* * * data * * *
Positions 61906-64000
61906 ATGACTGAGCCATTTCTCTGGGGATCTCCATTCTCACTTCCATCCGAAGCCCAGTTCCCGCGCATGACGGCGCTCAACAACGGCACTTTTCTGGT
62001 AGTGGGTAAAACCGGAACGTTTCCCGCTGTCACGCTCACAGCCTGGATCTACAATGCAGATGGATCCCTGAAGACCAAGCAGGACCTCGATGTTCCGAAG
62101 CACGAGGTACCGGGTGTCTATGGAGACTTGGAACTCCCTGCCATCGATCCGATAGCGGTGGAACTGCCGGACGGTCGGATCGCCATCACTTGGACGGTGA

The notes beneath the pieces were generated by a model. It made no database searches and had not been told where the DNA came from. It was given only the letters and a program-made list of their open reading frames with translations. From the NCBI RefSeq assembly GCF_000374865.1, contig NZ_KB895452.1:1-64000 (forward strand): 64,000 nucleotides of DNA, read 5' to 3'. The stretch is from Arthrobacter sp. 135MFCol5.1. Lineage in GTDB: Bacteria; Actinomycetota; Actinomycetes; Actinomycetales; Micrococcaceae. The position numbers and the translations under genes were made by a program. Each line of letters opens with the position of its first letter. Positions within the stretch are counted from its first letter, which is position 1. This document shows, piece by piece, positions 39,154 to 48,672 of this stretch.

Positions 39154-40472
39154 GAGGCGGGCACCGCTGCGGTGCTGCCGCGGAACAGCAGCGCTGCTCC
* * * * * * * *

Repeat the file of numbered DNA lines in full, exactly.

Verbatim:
Positions 61906-64000
61906 ATGACTGAGCCATTTCTCTGGGGATCTCCATTCTCACTTCCATCCGAAGCCCAGTTCCCGCGCATGACGGCGCTCAACAACGGCACTTTTCTGGT
62001 AGTGGGTAAAACCGGAACGTTTCCCGCTGTCACGCTCACAGCCTGGATCTACAATGCAGATGGATCCCTGAAGACCAAGCAGGACCTCGATGTTCCGAAG
62101 CACGAGGTACCGGGTGTCTATGGAGACTTGGAACTCCCTGCCATCGATCCGATAGCGGTGGAACTGCCGGACGGTCGGATCGCCATCACTTGGACGGTGA

The notes beneath the pieces were generated by a model. It made no database searches and had not been told where the DNA came from. It was given only the letters and a program-made list of their open reading frames with translations. From the NCBI RefSeq assembly GCF_000374865.1, contig NZ_KB895452.1:1-64000 (forward strand): 64,000 nucleotides of DNA, read 5' to 3'. The stretch is from Arthrobacter sp. 135MFCol5.1. Lineage in GTDB: Bacteria; Actinomycetota; Actinomycetes; Actinomycetales; Micrococcaceae. The position numbers and the translations under genes were made by a program. Each line of letters opens with the position of its first letter. Positions within the stretch are counted from its first letter, which is position 1. This document shows, piece by piece, positions 39,154 to 48,672 of this stretch.

Positions 39154-40472
39154 GAGGCGGGCACCGCTGCGGTGCTGCCGCGGAACAGCAGCGCTGCTCC